Patrick contributed a great “how podcasts can help with a recovery effort” idea — which is to equip recovery workers with MP3 players filled with basic-info podcasts in different languages. That way, when they are out in the field, they can communicate with people even if they don’t speak the language. Those same MP3 devices could be used to collect “in their own voices” messages that can be brought back to a central clearing house to be used to reconnect families that have been separated.
Archive for September, 2005
This podcast explores how podcasts could help a community get ready for a disaster like Katrina. I volunteered to be the citizen spearhead of the Y2k preparation project for my town – St Paul, MN – back in the late ’90’s. Our team relied a lot on stuff that FEMA provided, most notably a handbook for “building disaster resistant communities” called Project Impact. I was struck by how podcasting could help with such a project and dug back into the archives to find some of that stuff.
I had a heck of a time tracking down the old FEMA Project Impact stuff, because FEMA cancelled the program when the Bush administration came in (a bad idea in my opinion). Here’s a link to an old FEMA page on the web archive that describes what Project Impact was all about, and gives a bunch of case-study examples of how you could do it in your community.
This is the last in this trio of podcasts about how podcasting and podcasters could help with the Katrina relief effort. I’m a hands-on type guy — I’m looking for what podcasters can DO to help. So if you’re a podcaster, this means YOU. If you’re friends with a podcaster, forward this to them. I think podcasters have some unique contributions (real hands-on useful stuff) that they can make to the relief efforts — and I rattle off a half-dozen examples in this podcast.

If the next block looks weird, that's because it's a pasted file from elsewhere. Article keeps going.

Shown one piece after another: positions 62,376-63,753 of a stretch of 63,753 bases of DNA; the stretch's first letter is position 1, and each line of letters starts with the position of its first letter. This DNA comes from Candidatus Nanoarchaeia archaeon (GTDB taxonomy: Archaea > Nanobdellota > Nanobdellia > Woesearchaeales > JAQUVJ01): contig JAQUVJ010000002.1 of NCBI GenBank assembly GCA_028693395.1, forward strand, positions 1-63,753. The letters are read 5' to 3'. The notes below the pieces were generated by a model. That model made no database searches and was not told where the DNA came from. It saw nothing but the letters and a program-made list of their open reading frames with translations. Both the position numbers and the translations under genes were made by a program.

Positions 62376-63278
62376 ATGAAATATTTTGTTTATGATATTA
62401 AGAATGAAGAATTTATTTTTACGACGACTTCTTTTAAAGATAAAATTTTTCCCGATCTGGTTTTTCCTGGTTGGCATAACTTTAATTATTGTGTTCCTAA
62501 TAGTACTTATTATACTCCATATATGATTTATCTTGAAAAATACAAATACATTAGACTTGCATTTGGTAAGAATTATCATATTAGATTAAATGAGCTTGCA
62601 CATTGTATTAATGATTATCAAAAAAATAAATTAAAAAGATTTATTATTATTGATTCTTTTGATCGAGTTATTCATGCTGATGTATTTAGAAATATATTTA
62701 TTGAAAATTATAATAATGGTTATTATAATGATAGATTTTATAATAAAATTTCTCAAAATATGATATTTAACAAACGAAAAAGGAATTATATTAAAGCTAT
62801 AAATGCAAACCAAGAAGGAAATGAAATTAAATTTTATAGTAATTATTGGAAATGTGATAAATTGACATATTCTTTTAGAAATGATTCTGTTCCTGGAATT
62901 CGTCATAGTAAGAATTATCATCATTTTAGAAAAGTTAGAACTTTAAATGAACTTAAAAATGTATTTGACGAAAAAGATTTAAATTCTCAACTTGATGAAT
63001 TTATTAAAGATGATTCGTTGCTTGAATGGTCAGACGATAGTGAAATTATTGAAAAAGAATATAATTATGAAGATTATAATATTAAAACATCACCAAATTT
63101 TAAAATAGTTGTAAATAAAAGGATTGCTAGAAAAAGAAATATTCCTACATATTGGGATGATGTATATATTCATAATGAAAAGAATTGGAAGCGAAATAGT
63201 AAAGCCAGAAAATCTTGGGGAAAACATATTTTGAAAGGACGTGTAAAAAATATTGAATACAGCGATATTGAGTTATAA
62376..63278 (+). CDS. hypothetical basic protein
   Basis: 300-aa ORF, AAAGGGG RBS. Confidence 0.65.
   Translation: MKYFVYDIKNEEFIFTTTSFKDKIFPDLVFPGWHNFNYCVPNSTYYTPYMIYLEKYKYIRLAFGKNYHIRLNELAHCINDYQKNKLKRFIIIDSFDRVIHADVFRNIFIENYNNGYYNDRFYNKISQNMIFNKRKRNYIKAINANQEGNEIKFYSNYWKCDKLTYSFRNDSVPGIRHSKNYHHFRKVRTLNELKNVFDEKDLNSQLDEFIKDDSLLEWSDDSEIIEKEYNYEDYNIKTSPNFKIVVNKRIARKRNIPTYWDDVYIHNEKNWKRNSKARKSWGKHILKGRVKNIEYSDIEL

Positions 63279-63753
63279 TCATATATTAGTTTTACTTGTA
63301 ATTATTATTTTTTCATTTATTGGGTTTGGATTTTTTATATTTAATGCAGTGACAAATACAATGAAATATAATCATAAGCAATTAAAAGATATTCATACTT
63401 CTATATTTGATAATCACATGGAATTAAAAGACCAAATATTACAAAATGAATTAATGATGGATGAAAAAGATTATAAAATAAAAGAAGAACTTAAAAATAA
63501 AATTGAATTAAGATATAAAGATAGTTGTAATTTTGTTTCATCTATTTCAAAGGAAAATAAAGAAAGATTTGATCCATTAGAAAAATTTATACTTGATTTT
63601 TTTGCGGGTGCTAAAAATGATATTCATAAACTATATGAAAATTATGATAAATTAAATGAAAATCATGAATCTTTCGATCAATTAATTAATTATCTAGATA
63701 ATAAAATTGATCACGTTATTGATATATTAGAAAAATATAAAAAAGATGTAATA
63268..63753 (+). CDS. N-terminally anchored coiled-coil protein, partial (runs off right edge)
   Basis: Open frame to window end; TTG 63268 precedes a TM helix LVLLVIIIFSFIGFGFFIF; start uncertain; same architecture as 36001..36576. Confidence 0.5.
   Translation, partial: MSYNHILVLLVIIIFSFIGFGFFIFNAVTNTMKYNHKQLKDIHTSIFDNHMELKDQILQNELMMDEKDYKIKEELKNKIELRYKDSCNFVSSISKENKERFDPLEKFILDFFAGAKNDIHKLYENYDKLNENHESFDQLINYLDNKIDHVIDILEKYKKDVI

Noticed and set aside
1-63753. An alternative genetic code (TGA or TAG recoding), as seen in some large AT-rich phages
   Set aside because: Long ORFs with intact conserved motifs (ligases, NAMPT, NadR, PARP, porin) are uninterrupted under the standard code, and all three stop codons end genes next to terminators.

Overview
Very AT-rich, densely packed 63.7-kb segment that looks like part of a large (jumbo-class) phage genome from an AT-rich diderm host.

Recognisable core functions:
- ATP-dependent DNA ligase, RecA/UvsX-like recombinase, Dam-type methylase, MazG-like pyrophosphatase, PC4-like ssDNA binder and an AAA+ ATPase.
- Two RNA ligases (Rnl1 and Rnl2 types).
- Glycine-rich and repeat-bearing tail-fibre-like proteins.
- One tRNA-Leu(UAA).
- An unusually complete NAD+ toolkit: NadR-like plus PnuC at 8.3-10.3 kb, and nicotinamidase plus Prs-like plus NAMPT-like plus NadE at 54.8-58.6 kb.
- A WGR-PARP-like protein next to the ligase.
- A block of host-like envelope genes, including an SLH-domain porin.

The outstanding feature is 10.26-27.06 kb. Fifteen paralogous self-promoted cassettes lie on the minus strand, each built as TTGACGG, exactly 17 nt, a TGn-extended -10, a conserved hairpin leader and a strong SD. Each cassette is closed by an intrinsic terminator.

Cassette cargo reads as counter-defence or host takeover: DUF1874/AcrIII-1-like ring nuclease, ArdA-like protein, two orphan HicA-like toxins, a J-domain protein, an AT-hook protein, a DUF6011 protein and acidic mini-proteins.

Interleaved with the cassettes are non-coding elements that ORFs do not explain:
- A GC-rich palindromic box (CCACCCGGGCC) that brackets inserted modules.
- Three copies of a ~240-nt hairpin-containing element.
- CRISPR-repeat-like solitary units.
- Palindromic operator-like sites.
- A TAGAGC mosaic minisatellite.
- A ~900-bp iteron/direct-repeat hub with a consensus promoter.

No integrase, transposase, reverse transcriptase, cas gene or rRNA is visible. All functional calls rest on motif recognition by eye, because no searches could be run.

In any endeavor, it’s good to know what your goals are. After all, it doesn’t make much difference which way you turn the wheel at the end of your driveway if you don’t know which way west is. I make my living repairing projects that have gone off the rails and i always look for four kinds of things;
– how can we become more nimble?
– how can we improve quality
– how can we save money?
– how can we get more resources for the effort?
In this podcast I try my hand at answering those questions with regard to how podcasting could support the Katrina relief effort.
Radio stations of all stripes (not just community radio stations) have a very long tradition of community service when disaster strikes. I hope that podcasters will embrace that tradition, and there’s no better time than the present to get things started. This is the first of a series of podcasts that propose some answers to the question “how can podcasters help with the Katrina recovery effort?” In this show, I try to imagine what it might be like to be a volunteer heading down to help with the recovery — what kind of podcasts would I want to listen to while I’m traveling there? What kind of podcasts would I want to listen to while I’m working? Who might produce them?
I listened to Adam and Ron’s roadshow pitches for the Podshow deal. Here’s my summary of their story. I think some of it’s right and some of it’s wrong — this podcast is about my take on the story they’re telling, and the deal they made. I’m not sure that Internet-users and podcasters are going to run along the tracks that Ron and Adam have laid out for them. I think Dave Winer may have the right interpretation of this deal…